In Iowa, Nevada, and New Jersey, the state constitutions changed the language in the qualified voters provision from disqualifying an insane person or idiot to disqualifying a person adjudged mentally incompetent to vote. In New Mexico, the state constitution language was similarly changed from disqualifying an insane person or idiot, to disqualifying individuals for reason of mental incapacity, the difference being that the individual does not need to be adjudged in a court of law to be mentally incompetent to vote in New Mexico. Most state guardianship statutes now use the term incapacitated person, e.g. Alaska and Florida.

As guardianship law has generally moved towards placing greater emphasis on encouraging limited capacity individuals to participate in decisions and to act on their own behalf,

it is interesting to reflect on whether the state voting laws reflect these changes. As detailed above, it does seem that state constitutions and guardianship laws are moving in this direction through updating language and requiring limited guardianships with specifically enumerated powers. Between the many states that have amended their constitutions to only limit individuals who have been adjudged incompetent to vote and the updating of guardianships to use more appropriate verbiage such as incapacitated persons, progress towards maintaining the right to vote for limited capacity individuals in being made.

But not every state has adopted these changes. For instance, Kentucky, Mississippi, and Ohio still use the terms idiots or insane in the constitutional provision regarding qualified voters. All three states do have limited guardianships and Kentucky requires a judicial decree of mental incompetence to disqualify a voter. Ohio established through case law that, in the voting context, an insane person means in an individual which has “suffered such a deprivation of reason that he is no longer capable of understanding and acting with discretion and judgment in the ordinary affairs of life.” This brings the constitutional language in line with Ohio’s state guardianship laws, which have been updated to define individuals with limited capacity as incompetent.

This state survey provides some insight into state legislatures and changes in state law regarding voting and individuals with limited capacity. It should be noted, however, that state law and what happens in actual life are likely to be worlds apart. Whether it is concern over whether guardians will actually help individuals to vote by providing access to mail-in ballots or even helping the person to register to vote or concerns over election officials denying registration attempts or even concerns over admittance to polling places, there are a myriad of ways in which individuals with limited capacity still struggle to access their right to vote, even in the most lenient states. The reverse is likely also occurring. State laws, and particularly state constitutions, may not reflect the less formal and more easily changed state guidance or protocols in both the guardianship community and in state voting administration offices. To complicate matters further, what happens in one locality within a state may be completely different from another depending on the composition of the populace, the amount of access or funds allotted to guardians, or even the official in charge of voting registration. While it is a worthwhile exercise to continue to monitor, discuss, and push state voting laws in the direction of retaining the right to vote in all but the most extreme circumstances, the context in which that state law operates is also important to consider.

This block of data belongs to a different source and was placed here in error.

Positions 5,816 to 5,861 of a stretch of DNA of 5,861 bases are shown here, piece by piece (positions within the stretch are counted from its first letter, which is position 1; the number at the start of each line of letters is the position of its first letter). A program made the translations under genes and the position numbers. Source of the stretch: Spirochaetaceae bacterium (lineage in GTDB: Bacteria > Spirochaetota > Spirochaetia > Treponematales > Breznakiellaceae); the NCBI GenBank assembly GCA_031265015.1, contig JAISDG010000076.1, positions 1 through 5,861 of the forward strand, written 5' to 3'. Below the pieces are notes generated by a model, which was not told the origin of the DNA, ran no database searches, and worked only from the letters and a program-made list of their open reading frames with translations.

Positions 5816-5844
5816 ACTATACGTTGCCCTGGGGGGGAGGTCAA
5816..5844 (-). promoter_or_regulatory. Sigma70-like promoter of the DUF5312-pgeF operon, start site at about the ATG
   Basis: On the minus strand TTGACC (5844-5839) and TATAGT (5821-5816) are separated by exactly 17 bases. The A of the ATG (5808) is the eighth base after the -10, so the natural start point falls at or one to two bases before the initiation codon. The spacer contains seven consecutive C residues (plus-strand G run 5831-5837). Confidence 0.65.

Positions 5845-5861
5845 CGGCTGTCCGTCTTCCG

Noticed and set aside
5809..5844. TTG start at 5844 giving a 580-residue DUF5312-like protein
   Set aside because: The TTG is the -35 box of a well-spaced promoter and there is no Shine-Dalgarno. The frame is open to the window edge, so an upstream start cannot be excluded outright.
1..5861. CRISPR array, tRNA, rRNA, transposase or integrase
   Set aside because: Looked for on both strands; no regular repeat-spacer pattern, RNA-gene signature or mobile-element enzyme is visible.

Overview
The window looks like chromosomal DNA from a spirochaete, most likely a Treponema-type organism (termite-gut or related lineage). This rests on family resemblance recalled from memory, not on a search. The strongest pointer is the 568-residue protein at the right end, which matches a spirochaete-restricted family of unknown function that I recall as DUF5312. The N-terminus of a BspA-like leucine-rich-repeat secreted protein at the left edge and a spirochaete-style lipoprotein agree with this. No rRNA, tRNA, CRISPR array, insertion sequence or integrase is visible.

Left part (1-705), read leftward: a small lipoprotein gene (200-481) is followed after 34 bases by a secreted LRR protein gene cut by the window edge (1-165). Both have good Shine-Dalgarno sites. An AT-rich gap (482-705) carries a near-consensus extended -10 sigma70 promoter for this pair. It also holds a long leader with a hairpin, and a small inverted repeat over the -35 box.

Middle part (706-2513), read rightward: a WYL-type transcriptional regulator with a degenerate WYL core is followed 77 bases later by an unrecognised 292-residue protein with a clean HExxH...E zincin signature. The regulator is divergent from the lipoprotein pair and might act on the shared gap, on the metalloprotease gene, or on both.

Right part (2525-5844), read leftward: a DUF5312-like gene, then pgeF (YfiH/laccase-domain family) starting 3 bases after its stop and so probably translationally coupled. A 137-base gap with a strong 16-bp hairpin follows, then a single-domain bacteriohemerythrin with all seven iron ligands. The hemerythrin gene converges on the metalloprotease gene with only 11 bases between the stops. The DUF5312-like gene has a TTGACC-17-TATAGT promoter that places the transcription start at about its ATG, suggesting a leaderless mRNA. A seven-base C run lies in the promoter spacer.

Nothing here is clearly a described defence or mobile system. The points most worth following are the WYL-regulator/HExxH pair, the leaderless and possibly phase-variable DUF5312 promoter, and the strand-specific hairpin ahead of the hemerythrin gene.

Catherine Bourque

Department of Housing and Urban Development

Catherine Bourque is a former Borchard Foundation Center for Law and Aging Fellow. She worked at AARP Legal Counsel for the Elderly, Justice in Aging, and Greater Boston Legal Services, covering topics from foreclosure to Social Security benefits. She currently works at the Department of Housing and Urban Development, but the views expressed here are completely her own.